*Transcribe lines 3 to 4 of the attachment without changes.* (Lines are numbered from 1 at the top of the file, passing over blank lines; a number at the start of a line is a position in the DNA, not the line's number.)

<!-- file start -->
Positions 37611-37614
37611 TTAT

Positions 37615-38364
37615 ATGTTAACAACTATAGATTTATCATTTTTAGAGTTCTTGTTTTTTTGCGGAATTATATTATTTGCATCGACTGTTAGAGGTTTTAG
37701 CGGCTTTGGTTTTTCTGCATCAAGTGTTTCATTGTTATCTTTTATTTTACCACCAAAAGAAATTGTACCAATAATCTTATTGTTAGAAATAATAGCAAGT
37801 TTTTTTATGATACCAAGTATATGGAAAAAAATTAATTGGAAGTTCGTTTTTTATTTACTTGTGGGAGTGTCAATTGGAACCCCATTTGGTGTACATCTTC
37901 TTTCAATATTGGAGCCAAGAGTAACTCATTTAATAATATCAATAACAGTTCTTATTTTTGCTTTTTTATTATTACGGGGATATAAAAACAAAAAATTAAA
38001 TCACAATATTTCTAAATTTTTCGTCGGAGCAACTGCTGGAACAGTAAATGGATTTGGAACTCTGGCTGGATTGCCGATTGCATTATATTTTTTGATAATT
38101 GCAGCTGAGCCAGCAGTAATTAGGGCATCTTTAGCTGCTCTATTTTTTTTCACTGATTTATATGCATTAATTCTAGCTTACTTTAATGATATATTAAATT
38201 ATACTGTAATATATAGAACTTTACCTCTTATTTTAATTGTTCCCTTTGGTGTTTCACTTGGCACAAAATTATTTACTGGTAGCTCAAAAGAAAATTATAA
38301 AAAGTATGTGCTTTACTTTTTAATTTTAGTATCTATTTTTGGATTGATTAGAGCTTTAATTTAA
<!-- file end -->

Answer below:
Positions 37615-38364
37615 ATGTTAACAACTATAGATTTATCATTTTTAGAGTTCTTGTTTTTTTGCGGAATTATATTATTTGCATCGACTGTTAGAGGTTTTAG